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Book Club: The Sensory Child Gets Organized

The Sensory Child Gets Organized Proven Systems for Rigid Anxious or Distracted Kids

Book Club: The Sensory Child Gets Organized


Book Club: The Sensory Child Gets Organized

This month, the Maniacs read The Sensory Child Gets Organized by Carolyn Dalgliesh, a resource book for parents of children with a variety of learning and social differences such as AD/HD, PANDAS, Autism Spectrum disorders, and more. It offers specific insight into the disorders, common organizing struggles associated with them, and outlines solutions parents can implement to better help their child.


Our Biggest Take-Aways

  1. Compassion and empathy are different. Dalgliesh encourages parents to approach the task of organizing their child from a place of compassion rather than empathy. When we feel compassion for someone, we recognize their unique struggles but remain in a position removed enough to be helpful. Over-empathizing with the situation can make it difficult for all parties to move forward.
  2. The Power of Choice. In helping kids get organized and set up new routines for time management, school work, and play areas, it’s key to keep them involved in the process. But how does one do this while still moving the process forward according to a well thought out plan? Give the child choices. Narrow down the decision to a few choice, all of which will give you the desired outcome, and allow the child to choose which method is picked. This leads to a sense of empowerment and buying into the sometimes painful process of change.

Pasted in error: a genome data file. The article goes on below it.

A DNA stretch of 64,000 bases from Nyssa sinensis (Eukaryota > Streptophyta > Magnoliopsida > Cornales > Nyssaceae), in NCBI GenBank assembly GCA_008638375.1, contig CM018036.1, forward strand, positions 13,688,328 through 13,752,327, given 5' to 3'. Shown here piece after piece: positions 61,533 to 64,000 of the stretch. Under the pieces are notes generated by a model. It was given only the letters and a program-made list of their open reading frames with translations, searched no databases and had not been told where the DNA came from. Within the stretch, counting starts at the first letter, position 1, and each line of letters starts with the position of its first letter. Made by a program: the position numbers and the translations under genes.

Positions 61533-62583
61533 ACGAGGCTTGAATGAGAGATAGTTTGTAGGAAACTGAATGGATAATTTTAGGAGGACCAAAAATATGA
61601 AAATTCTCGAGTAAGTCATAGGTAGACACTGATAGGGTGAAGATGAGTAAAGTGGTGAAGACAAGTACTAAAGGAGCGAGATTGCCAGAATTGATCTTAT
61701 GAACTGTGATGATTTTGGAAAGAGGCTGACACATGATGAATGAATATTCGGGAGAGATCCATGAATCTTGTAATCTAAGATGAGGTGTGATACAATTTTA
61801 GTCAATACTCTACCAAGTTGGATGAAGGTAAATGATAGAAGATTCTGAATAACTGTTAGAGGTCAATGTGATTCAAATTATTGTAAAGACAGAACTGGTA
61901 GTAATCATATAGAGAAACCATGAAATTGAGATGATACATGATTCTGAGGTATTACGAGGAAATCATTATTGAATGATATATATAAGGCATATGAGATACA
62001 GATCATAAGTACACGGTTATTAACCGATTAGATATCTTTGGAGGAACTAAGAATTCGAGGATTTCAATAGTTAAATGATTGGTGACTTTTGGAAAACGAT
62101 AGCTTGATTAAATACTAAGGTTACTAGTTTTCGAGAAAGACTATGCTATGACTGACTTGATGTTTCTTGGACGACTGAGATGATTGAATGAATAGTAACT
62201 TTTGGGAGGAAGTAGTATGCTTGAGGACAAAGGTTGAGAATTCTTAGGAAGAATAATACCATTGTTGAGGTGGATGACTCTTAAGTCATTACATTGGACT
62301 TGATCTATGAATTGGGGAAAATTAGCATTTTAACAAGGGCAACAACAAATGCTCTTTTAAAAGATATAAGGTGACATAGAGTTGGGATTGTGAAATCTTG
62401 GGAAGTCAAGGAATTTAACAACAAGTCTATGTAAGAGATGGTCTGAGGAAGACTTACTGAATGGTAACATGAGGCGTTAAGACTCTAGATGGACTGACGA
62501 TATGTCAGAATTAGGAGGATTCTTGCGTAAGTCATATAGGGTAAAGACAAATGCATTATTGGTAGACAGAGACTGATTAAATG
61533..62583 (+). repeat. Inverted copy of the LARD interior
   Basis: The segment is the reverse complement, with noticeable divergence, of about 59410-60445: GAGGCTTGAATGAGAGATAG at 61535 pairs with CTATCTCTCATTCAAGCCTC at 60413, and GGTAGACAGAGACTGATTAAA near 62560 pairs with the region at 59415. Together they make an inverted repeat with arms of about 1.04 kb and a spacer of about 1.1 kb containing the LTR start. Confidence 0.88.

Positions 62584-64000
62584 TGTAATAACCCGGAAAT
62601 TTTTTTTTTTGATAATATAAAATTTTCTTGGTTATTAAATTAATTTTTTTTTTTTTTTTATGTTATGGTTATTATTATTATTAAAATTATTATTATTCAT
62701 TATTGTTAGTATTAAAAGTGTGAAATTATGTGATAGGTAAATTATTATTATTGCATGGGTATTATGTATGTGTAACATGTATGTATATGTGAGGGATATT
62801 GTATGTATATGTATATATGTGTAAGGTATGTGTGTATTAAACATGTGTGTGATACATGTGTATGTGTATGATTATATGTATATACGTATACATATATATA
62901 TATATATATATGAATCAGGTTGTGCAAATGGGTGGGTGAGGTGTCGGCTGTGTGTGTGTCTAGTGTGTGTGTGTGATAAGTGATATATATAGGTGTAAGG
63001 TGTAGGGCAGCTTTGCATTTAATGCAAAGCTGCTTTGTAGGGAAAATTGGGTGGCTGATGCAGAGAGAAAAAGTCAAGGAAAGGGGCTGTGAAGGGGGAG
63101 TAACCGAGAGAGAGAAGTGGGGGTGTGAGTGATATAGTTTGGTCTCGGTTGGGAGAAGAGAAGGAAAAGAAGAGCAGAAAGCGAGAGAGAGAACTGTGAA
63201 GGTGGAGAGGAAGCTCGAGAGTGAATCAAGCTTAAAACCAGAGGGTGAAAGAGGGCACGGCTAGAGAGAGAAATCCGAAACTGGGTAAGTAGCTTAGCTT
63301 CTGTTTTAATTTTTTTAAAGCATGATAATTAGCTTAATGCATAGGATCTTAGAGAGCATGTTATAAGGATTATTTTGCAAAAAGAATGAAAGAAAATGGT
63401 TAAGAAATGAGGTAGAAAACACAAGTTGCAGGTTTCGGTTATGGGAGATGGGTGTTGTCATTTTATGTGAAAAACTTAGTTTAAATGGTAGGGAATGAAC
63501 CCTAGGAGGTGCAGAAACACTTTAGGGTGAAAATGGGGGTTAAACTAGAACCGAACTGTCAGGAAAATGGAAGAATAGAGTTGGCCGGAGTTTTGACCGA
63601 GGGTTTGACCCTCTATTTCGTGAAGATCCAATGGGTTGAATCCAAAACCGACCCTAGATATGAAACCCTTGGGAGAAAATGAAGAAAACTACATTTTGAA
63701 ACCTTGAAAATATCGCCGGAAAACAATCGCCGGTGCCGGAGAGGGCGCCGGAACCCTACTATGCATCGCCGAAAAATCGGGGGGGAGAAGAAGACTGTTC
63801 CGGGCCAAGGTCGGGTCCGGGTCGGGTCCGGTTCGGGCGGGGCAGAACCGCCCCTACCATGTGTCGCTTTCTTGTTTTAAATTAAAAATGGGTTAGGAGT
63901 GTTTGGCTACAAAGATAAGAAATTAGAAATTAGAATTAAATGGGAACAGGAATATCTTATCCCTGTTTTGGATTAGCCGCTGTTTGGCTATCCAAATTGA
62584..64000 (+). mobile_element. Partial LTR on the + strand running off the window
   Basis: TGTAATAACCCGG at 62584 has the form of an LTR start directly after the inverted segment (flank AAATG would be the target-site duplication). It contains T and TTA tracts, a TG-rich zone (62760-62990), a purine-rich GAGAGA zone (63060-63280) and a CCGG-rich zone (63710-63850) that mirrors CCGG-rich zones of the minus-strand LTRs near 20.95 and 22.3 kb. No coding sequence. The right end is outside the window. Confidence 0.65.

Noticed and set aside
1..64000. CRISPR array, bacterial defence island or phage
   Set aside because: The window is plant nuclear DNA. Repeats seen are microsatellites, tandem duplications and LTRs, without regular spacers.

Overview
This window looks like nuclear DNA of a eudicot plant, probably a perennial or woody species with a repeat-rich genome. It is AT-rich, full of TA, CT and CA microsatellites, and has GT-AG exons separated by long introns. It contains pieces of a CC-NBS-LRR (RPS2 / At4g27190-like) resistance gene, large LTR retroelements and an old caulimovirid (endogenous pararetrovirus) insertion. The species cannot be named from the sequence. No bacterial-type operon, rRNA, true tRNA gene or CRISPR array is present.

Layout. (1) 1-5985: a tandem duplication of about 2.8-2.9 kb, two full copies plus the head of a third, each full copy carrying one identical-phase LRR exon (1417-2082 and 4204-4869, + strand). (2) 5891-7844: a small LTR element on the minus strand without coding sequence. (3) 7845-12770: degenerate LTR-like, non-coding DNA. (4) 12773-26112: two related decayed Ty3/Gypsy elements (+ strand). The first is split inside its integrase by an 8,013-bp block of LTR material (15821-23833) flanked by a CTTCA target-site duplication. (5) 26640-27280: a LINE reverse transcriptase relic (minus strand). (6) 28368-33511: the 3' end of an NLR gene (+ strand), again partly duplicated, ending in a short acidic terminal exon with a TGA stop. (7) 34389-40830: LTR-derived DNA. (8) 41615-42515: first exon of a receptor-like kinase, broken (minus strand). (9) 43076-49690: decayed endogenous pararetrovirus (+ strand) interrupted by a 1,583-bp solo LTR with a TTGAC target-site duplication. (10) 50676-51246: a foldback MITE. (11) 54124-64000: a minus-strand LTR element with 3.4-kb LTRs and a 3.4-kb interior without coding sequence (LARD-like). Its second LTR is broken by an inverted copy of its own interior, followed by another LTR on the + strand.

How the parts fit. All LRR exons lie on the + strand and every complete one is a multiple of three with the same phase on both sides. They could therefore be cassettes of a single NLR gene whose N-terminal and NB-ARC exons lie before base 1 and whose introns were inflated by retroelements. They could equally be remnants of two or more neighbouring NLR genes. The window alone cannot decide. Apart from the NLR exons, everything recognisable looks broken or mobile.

Ideas We Loved

  1. Specific activity zones. Dalgliesh suggests setting up specific sections of a sensory child’s playroom and designating an activity that takes place in that zone. For example, a Lego zone that is separate from a reading zone. This helps kids to keep their space in order and allows them to better focus on the task they’ve chosen without being over-stimulated by seeing all of their toys and belongs in one big pile.
  2. Picture labels. Big, picture labels. It may seem like a no-brainer, but we love the label examples in the Sensory Child. They are all so simple, fun, and amazingly easy to tell what purpose to serve. Remember that kids often struggle with reading and having some big, visual picture labels make clean-up time a lot easier.


Who Should Read This Book

  1. Parents who are already organized themselves and are hoping to better understand their sensory child. This book offers many suggestions that an organized person would be able to implement and blend into their already established routine.
  2. Professional Organizers who want to learn great tips for organizing kids. The Sensory Child Gets Organized has a ton of tips that can be customized to fit the needs of many clients.


Happy (Sensory) Organizing!

The Maniacs

Cris Sgrott

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